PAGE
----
"These creatures are not dangerous?" asked Conseil.

"No; not unless you attack them. When they have to defend their young, their rage is terrible, and it is not uncommon for them to break the fishing boats to pieces."

"They are quite right," said Conseil.

"I do not say they are not."

Two miles farther on we were stopped by the promontory. which shelters the bay from the southerly winds. Beyond it we heard loud bellowings such as a troop of ruminants would produce.

"Good!" said Conseil; "a concert of bulls!"

"No; a concert of morses."

"They are fighting!"

"They are either fighting or playing."

We now began to climb the blackish rocks, amid unforeseen stumbles, and over stones which the ice made slippery. More than once I rolled over at the expense of my loins. Conseil, more prudent or more steady, did not stumble, and helped me up, saying:

"If, Sir, you would have the kindness to take wider steps, you would preserve your equilibrium better."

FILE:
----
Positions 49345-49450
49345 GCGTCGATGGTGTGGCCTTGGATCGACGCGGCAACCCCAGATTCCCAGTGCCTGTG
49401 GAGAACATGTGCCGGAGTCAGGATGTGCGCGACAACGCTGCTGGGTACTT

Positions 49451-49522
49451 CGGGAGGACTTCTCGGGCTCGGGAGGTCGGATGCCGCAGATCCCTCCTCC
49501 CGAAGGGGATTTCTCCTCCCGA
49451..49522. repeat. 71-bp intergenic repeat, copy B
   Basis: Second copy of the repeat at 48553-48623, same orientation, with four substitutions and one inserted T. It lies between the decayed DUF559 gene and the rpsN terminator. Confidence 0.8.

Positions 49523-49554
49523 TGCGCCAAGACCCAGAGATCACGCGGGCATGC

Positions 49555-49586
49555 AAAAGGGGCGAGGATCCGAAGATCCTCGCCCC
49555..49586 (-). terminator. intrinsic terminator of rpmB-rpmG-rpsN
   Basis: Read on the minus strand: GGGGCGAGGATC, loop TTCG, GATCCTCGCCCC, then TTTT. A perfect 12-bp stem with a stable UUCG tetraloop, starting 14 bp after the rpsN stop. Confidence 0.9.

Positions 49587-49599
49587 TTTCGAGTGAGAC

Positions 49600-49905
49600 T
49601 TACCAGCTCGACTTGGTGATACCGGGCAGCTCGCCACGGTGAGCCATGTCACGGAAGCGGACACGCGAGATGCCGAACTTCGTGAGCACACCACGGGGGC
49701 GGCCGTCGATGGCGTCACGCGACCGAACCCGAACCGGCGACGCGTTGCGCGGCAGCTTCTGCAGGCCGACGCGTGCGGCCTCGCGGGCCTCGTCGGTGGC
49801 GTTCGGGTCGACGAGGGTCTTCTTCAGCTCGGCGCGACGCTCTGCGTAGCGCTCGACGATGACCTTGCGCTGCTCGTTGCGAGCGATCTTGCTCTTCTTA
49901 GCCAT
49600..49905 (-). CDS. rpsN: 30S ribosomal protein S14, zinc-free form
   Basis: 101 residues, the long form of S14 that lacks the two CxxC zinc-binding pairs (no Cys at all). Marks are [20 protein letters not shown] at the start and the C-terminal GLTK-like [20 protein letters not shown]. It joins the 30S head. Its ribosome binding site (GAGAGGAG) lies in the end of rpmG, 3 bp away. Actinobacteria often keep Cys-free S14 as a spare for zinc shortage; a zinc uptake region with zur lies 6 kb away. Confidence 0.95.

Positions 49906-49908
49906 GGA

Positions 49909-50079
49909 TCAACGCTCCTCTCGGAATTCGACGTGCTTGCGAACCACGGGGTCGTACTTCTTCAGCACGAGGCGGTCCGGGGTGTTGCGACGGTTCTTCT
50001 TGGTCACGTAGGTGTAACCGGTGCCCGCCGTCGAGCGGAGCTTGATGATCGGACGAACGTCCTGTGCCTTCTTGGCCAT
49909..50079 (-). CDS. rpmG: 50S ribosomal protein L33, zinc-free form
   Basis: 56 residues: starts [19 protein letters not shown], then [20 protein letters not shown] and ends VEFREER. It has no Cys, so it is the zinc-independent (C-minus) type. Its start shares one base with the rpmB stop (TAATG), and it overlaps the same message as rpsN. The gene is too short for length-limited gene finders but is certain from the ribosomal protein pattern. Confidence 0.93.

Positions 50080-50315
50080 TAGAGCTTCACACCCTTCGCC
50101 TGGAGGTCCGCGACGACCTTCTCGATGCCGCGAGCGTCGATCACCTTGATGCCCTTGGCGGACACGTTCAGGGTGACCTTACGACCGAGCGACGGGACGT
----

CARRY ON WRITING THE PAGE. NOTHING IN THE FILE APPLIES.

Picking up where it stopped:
Arrived at the upper ridge of the promontory, I saw a vast white plain covered with morses. They were playing among themselves, and what we heard were bellowings of pleasure, not of anger.

As I passed near these curious animals, I could examine them leisurely, for they did not move. Their skins were thick and rugged, of a yellowish tint, approaching to red, their hair was short and scant. Some of them were four yards and a quarter long. Quieter, and less timid than their congeners of the north, they did not, like them, place sentinels round the outskirts of their encampment. After examining this city of morses, I began to think of returning. It was eleven o'clock, and if Captain Nemo found the conditions favorable for observations, I wished to be present at the operation.